Stephen Lawrence exclusive: Links between 'corrupt' officer on investigation and racist murder gang were suppressed to protect Met chief

Will yet another judge-led public inquiry into police corruption sort out the Met?

Investigations Reporter

Intelligence that linked a suspected corrupt police officer on the Stephen Lawrence murder investigation to the gangster father of one of the prime suspects was apparently suppressed to protect the then Metropolitan Police Commissioner.

A memo written in 2000 by a Met Police lawyer suggests the force suppressed information that John Davidson, a detective sergeant on the original botched investigation, was connected to the father of David Norris, one of the racist gang who stabbed Stephen Lawrence to death in 1993.

The file goes on to warn a police officer who was preparing to leak information on the Lawrence case to a journalist that “disclosures relevant to DS Davidson’s contact with the Norris family could have an adverse effect on the Commissioner’s position in the on-going High Court action by Mr and Mrs Lawrence”.

At the time, Doreen and Neville Lawrence were suing Scotland Yard for misfeasance in public office under the then Commissioner Lord Stevens following years of appalling police treatment following the death of their son.

The memo from David Hamilton of the Met’s directorate of legal services corroborates incendiary claims by police “supergrass” Neil Putnam. He has always maintained he told the Met in 1998 of the alleged corrupt relationship between Davidson and Clifford Norris right in the middle of a judicial inquiry into the appalling case.

A review of the Lawrence murder found that full details of Mr Putnam’s evidence was withheld from Sir William Macpherson during his landmark inquiry. The Home Secretary described this as “deeply troubling” and prompted  accusations of a “cover-up”.

Sir Bernard Hogan-Howe, the current Metropolitan Police Commissioner, was thrown into the centre of the storm after Mark Ellison QC concluded in his review that Scotland Yard may not have told him the truth about Davidson’s links to another notorious unsolved case, the murder of Daniel Morgan, prompting Mrs May to order yet another judge-led public inquiry into corruption inside Britain’s biggest police force.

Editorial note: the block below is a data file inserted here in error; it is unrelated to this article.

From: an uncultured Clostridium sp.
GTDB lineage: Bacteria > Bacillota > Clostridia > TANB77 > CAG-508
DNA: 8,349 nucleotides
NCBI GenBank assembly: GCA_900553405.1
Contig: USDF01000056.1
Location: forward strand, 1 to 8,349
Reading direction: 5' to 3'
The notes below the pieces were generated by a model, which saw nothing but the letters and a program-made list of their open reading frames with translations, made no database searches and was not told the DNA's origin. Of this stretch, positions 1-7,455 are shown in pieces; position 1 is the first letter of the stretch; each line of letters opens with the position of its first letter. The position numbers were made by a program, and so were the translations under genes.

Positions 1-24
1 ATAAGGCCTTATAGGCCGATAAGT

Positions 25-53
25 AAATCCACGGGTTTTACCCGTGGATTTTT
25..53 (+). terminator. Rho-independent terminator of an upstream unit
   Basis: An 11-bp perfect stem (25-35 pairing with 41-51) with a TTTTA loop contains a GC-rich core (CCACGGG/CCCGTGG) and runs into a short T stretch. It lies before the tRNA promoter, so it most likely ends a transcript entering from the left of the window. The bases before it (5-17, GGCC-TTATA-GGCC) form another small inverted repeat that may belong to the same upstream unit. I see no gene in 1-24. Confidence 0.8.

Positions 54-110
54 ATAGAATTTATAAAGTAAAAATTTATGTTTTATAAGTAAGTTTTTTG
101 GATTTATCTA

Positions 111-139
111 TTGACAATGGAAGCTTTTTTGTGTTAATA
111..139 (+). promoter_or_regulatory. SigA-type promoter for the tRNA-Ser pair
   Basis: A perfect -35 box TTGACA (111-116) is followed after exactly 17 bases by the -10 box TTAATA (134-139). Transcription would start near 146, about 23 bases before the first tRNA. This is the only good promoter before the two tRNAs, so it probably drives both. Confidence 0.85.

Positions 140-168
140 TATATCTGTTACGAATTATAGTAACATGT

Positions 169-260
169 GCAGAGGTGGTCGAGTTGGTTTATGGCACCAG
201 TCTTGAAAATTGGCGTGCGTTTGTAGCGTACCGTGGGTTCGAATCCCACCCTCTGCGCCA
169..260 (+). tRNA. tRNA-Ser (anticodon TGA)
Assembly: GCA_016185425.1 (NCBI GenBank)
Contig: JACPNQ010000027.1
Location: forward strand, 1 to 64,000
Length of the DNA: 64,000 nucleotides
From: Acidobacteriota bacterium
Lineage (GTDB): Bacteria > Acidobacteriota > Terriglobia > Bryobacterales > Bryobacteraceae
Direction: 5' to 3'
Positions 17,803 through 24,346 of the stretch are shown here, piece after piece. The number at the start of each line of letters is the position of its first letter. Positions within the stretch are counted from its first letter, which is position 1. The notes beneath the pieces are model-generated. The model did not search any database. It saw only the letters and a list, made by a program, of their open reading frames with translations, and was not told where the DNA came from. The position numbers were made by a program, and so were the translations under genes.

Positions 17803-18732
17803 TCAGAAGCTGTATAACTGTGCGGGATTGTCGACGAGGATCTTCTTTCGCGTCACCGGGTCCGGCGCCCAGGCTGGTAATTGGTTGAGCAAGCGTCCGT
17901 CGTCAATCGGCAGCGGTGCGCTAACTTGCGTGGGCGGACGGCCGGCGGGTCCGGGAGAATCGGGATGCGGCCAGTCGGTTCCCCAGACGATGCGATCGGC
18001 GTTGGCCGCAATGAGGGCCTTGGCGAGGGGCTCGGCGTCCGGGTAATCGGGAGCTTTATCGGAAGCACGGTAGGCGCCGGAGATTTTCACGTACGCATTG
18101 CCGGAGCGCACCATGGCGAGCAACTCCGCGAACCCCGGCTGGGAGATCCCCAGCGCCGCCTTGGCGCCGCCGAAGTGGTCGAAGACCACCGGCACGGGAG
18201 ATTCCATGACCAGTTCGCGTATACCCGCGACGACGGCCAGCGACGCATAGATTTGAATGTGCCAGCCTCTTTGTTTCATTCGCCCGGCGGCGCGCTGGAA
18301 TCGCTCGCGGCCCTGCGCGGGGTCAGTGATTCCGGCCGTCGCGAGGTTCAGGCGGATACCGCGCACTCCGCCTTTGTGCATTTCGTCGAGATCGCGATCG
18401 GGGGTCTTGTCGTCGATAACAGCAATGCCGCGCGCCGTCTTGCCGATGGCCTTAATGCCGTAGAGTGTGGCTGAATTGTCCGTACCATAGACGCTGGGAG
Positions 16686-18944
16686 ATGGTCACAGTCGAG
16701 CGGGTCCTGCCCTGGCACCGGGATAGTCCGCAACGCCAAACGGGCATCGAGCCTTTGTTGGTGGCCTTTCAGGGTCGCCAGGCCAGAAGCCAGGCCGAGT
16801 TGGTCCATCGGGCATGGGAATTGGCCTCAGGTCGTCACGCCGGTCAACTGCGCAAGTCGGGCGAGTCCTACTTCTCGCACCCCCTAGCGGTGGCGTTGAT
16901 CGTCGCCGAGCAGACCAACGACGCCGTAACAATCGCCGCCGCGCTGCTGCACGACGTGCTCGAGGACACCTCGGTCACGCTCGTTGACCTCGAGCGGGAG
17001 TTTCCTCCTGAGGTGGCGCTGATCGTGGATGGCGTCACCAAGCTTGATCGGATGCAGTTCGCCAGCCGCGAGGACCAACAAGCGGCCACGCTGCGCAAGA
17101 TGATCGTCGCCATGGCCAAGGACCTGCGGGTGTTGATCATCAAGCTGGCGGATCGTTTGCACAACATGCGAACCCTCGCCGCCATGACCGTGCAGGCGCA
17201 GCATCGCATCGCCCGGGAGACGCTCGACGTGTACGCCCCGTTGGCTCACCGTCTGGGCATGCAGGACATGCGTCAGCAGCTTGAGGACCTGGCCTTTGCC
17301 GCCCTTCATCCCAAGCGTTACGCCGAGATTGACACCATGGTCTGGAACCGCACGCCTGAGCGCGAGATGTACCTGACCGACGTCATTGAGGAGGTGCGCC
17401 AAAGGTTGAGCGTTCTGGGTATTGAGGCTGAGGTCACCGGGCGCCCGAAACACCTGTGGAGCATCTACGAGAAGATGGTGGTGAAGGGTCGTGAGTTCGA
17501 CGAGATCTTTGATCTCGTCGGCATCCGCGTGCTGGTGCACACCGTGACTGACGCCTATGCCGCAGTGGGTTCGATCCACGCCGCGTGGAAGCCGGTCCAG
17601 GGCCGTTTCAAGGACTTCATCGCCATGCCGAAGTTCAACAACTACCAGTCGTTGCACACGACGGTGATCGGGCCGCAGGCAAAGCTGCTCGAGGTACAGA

Read more: Police corruption revelations pile pressure on current Scotland Yard chief
New evidence links Lawrence murder and a private investigator
Senior counter-terrorism officer removed from post following Met Police spying revelations

The new memo on the links between Davidson and Clifford Norris was buried in the detail of the Ellison review, which also found that the Met inexplicably shredded four years’ worth of relevant information to the Lawrence case in 2003 when Lord Stevens was Commissioner.

In the summer of 2000, officers including Detective Chief Superintendent John Yates were preparing to leak sensitive information on police corruption to a former BBC journalist Graeme McLagan.

Yates, who rose to become an assistant commissioner before resigning in the wake of the phone-hacking scandal, told the Ellison review that he believed the decision to pass on the material was taken by Lord Stevens.

Before the information was sent to McLagan, Mr Hamilton in the Met’s legal department wrote to a junior officer dealing with the matter on 14 August 2000 warning of the sensitivities around Davidson.

“If confidence were to be breached, consideration would have to be given to the effect on any ongoing trials in this series should any of the contents of the complaints history be leaked.

“Disclosures relevant to DS Davidson’s contact with the Norris family could have an adverse effect on the Commissioner’s position in the on-going High Court action by Mr and Mrs Lawrence. Part of their claim is based on misfeasance in public office and alleges wrongdoing in relation to dealings between police and the Norris family.”

Crucially, the Ellison review was also told by Martin Polaine, a former CPS lawyer, that he recalled hearing of Mr Putnam’s allegation about Davidson and Clifford Norris in July 1998 – long before Lord Stevens wrote to the Macpherson Inquiry, releasing minimal information about the officer’s alleged corruption. DS Davidson denies all the allegations.

Meanwhile, the Ellison review also uncovered Met intelligence that Davidson was linked to a private investigation firm Mayfayre Associates, run by two former Scotland Yard police officers, Alec Leighton and Keith Hunter.